*These are our short term discretionary thoughts on the market. We’re looking at how the market reacts to news, earnings, and other fundamental themes. Our models determine our trades.
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Stock index & news
- The S&P’s strong momentum is long term bullish.
- Overvalued FANG stocks will become more overvalued.
- Soaring oil supply is starting to turn around.
The U.S. stock market’s strong momentum is a long term bullish factor.
As of June 2017, the S&P has closed higher for 7 consecutive quarters. Since the S&P’s inception in 1950, this has happened 5 times. In all of these historic cases, the next significant correction was at least 1 year away.
*The S&P existed before 1950, but not in its current form.
The S&P closed higher for 7 consecutive months by Q3 1996. The next significant correction began almost 2 years later in July 1998. Our medium-long term model predicted that significant correction in April 1998.
The next significant correction began in early-1994, more than 1.5 years later.
The next significant correction began 2 years later in early-1966.
The next significant correction began in mid-1956.
The next significant correction began almost 2 years later in early-1953.
The reason for this historic pattern is simple. When the stock market’s momentum is very strong, the stock market cannot die instantly (i.e. significant correction or bear market). The strong momentum must be slowly worn down.
This ties into our study which demonstrated that when the stock market’s volatility is low, the next significant correction is far away.
This doesn’t mean that the S&P can’t make a 6%+ “small correction” within the next 4 months. The current “small rally” has lasted 262 trading days. Out of the S&P’s 79 historical “small rallies”, only 3 have lasted longer. By the end of October 2017, the current small rally will be the longest in history.
Any “small correction” that the S&P makes will be normal and healthy. Our fund will shift from 100% cash to 100% long UPRO (3x S&P ETF) on the next 6% correction.
The bull market in overvalued FANG stocks is not over.
Overvalued stocks tend to become even more overvalued, as long as the broad stock index is still in a bull market. Here’s why.
*Our medium-long term model states there are still 2-3 years left in the current bull market.
High-flying, overvalued stocks tend to be high-growth stocks. In bull markets, revenues in these stocks grow very quickly (that is the definition of a “growth” stock). Hence, investors are ecstatic and extrapolate the strong revenue growth to infinity. Investors assume revenues will double, triple, quadruple, etc and justify today’s overvalued stock price. Thanks to investor sentiment, the stock price rises even faster than revenue growth. Hence P/E ratios soar.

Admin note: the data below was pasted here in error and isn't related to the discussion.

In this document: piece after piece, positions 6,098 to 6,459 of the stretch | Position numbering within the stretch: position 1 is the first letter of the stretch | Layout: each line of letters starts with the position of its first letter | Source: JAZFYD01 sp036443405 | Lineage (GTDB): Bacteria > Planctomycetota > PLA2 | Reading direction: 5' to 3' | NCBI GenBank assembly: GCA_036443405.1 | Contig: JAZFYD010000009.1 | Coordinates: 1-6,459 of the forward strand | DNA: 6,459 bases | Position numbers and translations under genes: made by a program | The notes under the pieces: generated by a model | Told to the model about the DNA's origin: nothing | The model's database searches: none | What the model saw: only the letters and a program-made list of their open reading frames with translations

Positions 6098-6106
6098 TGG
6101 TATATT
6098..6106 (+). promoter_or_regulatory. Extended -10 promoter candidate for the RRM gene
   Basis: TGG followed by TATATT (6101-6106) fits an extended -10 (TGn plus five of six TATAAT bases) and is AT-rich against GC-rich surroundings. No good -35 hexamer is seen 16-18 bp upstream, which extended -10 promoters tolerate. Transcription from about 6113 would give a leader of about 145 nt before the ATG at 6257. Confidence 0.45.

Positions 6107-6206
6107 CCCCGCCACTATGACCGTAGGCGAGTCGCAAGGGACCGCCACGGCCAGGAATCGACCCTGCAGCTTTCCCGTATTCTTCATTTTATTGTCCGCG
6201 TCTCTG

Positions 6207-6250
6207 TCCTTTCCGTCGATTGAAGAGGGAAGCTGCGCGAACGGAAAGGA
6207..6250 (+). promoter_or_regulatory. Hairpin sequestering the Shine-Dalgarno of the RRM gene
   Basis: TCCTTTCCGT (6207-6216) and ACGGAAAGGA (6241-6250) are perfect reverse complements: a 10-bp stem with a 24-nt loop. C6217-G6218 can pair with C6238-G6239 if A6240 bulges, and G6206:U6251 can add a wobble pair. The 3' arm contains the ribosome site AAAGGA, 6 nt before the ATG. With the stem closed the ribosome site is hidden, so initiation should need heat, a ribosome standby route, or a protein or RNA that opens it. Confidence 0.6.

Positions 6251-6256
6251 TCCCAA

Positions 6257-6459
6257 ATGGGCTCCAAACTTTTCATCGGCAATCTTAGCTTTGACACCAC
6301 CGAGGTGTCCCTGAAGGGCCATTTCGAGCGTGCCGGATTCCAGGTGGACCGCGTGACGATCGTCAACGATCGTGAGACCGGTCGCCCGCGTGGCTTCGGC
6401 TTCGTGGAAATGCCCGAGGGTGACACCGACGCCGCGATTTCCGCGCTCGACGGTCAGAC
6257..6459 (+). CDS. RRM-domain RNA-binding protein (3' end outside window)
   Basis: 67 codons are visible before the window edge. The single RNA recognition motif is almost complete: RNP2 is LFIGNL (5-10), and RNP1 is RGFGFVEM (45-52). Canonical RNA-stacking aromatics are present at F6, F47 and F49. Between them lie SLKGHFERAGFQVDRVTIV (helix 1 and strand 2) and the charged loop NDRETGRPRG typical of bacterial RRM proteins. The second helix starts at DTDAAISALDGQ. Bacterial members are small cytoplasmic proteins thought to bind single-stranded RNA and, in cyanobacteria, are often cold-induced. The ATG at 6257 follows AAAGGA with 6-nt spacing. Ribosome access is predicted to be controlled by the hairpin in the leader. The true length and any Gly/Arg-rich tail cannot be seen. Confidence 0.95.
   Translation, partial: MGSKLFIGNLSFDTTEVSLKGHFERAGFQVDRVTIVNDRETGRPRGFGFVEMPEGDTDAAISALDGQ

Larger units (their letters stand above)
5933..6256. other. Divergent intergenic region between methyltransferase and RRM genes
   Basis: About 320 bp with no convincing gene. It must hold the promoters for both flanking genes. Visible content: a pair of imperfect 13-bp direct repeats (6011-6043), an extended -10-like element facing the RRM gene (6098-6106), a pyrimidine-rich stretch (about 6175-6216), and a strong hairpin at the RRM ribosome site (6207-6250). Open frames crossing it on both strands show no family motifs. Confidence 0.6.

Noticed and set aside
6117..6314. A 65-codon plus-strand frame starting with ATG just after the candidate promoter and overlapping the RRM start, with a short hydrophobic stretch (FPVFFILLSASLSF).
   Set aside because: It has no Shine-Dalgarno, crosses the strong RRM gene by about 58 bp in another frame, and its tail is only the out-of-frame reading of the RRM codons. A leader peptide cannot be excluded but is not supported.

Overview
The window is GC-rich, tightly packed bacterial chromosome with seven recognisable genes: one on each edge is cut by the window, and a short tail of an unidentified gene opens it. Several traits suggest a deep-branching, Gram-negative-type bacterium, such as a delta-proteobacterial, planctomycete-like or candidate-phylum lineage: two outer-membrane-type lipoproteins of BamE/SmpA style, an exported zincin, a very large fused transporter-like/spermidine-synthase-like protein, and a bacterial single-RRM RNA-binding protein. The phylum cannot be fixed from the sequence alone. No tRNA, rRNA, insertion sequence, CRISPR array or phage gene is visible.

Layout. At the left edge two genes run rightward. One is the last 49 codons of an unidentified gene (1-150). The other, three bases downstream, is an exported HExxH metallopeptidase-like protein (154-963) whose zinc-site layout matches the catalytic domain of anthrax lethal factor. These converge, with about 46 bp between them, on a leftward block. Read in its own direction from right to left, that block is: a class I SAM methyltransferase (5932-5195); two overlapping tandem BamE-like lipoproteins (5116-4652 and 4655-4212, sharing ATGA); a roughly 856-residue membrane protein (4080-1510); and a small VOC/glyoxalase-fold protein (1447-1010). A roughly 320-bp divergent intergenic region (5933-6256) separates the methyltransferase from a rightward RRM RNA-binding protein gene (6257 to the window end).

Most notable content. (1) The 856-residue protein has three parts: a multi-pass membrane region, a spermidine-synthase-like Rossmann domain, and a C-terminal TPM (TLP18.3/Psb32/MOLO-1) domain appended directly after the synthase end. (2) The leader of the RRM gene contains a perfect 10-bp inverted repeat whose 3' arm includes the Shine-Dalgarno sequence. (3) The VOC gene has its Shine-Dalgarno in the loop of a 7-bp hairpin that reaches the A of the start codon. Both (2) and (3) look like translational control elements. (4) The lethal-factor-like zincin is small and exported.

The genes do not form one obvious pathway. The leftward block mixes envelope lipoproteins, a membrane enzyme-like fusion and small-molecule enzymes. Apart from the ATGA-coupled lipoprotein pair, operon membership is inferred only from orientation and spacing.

This pattern has played out in every historical bull market.
- Conglomerates were high-growth stocks in the 1960s. Revenue growth was high, but their stock prices went up even faster.
- The Nifty Fifty were high-growth stocks in the 1970s.
- Internet darlings were high-growth stocks in the 1990s (despite obscene valuations).
Throughout these historical bull markets, high-flying stocks saw many large corrections. But their bubbles only burst when the entire stock market’s bull market ended.
FANG stocks are the high-flying, overvalued companies of today. Their revenues are growing rapidly, so investors are jubilant.
- Facebook expects 40% revenue growth this year. (Facebook is really increasing the number of adds it shows to its users.)
- Amazon expects 22% revenue growth. (Amazon reinvests a ton of profits into its business, so no on really knows how high Amazon’s revenue growth can be.)
- Netflix expects 28% revenue growth.
- Even Google expects 20% revenue growth.
That is why FANG stocks have outperformed the S&P year-to-date.
By comparison, the S&P 500’s year-over-year sales growth is merely 4.8%.
These FANG stocks will probably continue to outperform the S&P as long as this is still a bull market.
Oil is starting to turn around.
Last week we mentioned that the fundamentals for oil are starting to turn bullish. Growth in oil production is starting to slow down because production costs are rising. Inventories are being drawn down.
Yesterday’s API report on oil inventories supports our hypothesis. Inventories declined significantly and much more than expectations.
As we said in our previous post, oil started to top in February 2017 just as the year-to-date cumulative change in inventories turned positive. Today, the year-to-date cumulative change in inventories is almost negative. This is a medium-long term bullish sign.
*We don’t trade oil. These are just some thoughts on oil, so take them with a grain of salt.
Energy stocks have been stuck in a downtrend since December 2016. We think that as oil prices start to swing higher in a wide channel, the energy sector will breakout from its downtrend too.
Here’s XLE (energy sector ETF).
Nothing has changed since our our July 11 bottom line.
- Our medium-long term model says that the U.S. stock market is still in a “big rally within a bull market”. There is no significant correction or bear market on the horizon. The optimal investment decision is to follow our medium-long term model and be 100% long stocks.
- We are sitting on 100% cash. Based on our Easy Trading model, the most risk-free and guaranteed part of the current “small rally” is over.
- We’re waiting for the next 6%+ small correction. Then we’ll shift into 100% long UPRO (3x S&P 500 ETF).
After underperforming the S&P for a month, tech is now outperforming.
The energy sector underperformed the S&P today despite rising oil prices.
Here’s XLE (energy ETF).
Here’s WTI oil.
Finance underperformed the S&P today because interest rates sank across-the-board.
Here’s the 10 year Treasury yield.
The tech sector vastly outperformed the S&P today.